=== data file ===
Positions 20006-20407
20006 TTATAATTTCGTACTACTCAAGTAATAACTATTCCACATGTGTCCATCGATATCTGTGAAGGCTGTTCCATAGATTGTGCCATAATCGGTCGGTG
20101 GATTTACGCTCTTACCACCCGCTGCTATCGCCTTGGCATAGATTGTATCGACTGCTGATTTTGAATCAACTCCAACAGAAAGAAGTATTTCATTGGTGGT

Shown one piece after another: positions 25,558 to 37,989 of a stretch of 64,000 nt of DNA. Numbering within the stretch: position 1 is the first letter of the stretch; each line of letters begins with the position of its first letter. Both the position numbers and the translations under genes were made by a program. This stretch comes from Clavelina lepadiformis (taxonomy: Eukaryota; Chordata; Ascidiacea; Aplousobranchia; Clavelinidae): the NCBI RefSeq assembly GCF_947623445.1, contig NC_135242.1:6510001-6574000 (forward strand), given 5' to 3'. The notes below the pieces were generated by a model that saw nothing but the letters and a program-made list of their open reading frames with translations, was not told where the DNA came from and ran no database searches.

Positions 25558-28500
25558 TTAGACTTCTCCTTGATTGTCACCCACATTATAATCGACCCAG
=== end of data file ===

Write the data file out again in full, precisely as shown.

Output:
Positions 20006-20407
20006 TTATAATTTCGTACTACTCAAGTAATAACTATTCCACATGTGTCCATCGATATCTGTGAAGGCTGTTCCATAGATTGTGCCATAATCGGTCGGTG
20101 GATTTACGCTCTTACCACCCGCTGCTATCGCCTTGGCATAGATTGTATCGACTGCTGATTTTGAATCAACTCCAACAGAAAGAAGTATTTCATTGGTGGT

Shown one piece after another: positions 25,558 to 37,989 of a stretch of 64,000 nt of DNA. Numbering within the stretch: position 1 is the first letter of the stretch; each line of letters begins with the position of its first letter. Both the position numbers and the translations under genes were made by a program. This stretch comes from Clavelina lepadiformis (taxonomy: Eukaryota; Chordata; Ascidiacea; Aplousobranchia; Clavelinidae): the NCBI RefSeq assembly GCF_947623445.1, contig NC_135242.1:6510001-6574000 (forward strand), given 5' to 3'. The notes below the pieces were generated by a model that saw nothing but the letters and a program-made list of their open reading frames with translations, was not told where the DNA came from and ran no database searches.

Positions 25558-28500
25558 TTAGACTTCTCCTTGATTGTCACCCACATTATAATCGACCCAG